Acid-base indicators are substances with intense colors that change color when [H3O+] reaches a particular value. Acid-base indicators are either weak organic acids or weak organic bases and can be used to determine the pH of a solution.
For example, the equilibrium in a solution of the acid-base indicator methyl orange, a weak acid, can be represented by an equation in which we use “HIn” as a simple representation for the complex methyl orange molecule:
If we add an acid to a solution containing methyl orange, the increased [H3O+] will result in more HIn (the nonionized red form) at equilibrium. If we add a base, more In– (the anionic yellow form) will be present. The overall color of the solution is the visible result of the ratio of the concentrations of the two species: if most of the indicator is present as In−, then we see the color yellow; if most is present as HIn, then we see the color red.
To consider this more quantitatively, we can rearrange the equation for Ka and write:
When [H3O+] = Ka,HIn, 50% of the indicator is present in the red form (HIn) and 50% is in the yellow ionic form (In−), and the solution overall appears orange in color. When [H3O+] increases to 8 × 10−4 M (pH = 3.1), the solution turns red. No significant change in color is visible for further increase in [H3O+]. When [H3O+] decreases to 4 × 10−5 M (pH = 4.4), most of the indicator is in the yellow ionic form, and further decrease in [H3O+] does not produce a visible color change. The pH range of 3.1 – 4.4 is the color-change interval of methyl orange, the range of pH values over which the color change takes place.
There are many different acid-base indicators. Their color-change interval have a wide range of pH values (see figure below). Universal indicators and pH paper contain a mixture of indicators and exhibit different colors at different pH values.
Titration curves can help in selecting an indicator that will provide a sharp color change at the equivalence point. The best selection is an indicator with a color-change interval that brackets the pH at the equivalence point of the titration. (We can also base our choice of indicator on the calculated pH at the equivalence point.)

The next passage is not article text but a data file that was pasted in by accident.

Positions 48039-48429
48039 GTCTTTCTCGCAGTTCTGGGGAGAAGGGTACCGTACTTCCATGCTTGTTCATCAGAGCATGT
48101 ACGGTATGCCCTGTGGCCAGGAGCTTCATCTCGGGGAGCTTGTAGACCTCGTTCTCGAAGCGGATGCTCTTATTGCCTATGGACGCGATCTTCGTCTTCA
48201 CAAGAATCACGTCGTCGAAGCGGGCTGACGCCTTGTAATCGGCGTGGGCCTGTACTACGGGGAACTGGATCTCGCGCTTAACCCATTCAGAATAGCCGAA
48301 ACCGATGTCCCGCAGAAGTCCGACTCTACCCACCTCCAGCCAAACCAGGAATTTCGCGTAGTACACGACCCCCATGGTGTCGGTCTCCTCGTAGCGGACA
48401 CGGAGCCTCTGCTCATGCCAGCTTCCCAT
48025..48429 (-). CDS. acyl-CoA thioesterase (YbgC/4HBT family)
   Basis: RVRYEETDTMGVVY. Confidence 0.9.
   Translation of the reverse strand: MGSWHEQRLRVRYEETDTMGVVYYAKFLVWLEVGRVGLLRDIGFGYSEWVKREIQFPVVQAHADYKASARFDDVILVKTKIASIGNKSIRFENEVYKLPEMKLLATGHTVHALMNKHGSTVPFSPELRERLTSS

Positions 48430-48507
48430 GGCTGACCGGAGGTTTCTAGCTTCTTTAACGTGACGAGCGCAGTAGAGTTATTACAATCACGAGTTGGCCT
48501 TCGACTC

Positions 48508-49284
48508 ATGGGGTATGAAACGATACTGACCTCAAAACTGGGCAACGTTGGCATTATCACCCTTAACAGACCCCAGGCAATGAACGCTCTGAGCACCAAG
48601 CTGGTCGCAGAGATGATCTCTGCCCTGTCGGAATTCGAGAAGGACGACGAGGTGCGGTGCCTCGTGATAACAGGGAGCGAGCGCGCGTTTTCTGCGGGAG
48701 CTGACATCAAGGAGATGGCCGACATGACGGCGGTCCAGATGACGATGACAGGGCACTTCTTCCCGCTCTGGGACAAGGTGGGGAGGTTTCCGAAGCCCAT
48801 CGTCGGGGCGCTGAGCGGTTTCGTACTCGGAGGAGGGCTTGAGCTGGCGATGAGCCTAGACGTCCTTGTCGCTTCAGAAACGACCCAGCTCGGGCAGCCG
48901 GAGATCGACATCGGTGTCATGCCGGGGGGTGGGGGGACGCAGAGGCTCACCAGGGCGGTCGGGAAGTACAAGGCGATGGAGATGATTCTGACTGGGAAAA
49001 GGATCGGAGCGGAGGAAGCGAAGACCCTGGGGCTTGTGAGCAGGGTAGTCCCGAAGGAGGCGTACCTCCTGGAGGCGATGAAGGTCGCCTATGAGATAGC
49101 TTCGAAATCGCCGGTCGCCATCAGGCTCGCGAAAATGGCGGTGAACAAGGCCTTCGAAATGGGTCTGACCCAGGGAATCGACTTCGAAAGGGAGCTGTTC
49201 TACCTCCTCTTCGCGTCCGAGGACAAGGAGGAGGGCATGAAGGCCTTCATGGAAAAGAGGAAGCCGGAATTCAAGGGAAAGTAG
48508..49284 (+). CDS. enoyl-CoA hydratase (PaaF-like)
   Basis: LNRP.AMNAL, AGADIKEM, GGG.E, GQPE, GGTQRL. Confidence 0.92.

The color-change intervals of three indicators are shown in Figure: indicator choices. The steep section of the titration curves of HCl and of CH3COOH spans the color-change interval of phenolphthalein. We can use phenolphthalein for titrations of either acid.
Litmus is a suitable indicator for the HCl titration. However, we should not use it for the CH3COOH titration because the solution pH is within the color-change interval when only ~8 mL of NaOH has been added, and it does not leave the range until 25 mL has been added. The color change would be very gradual, taking place during the addition of ~17 mL of NaOH, making litmus useless as an indicator of the equivalence point.
We can use methyl orange for the HCl titration, but it would not give very accurate results: (1) It completes its color change slightly before the equivalence point is reached (but very close to it, so this is not too serious); (2) it changes color during the addition of 0.5 mL of NaOH, which is not so sharp a color change as that of litmus or phenolphthalein. Methyl orange would be completely useless as an indicator for the CH3COOH titration. Its color change is completed long before the equivalence point is reached and hence provides no indication of the equivalence point.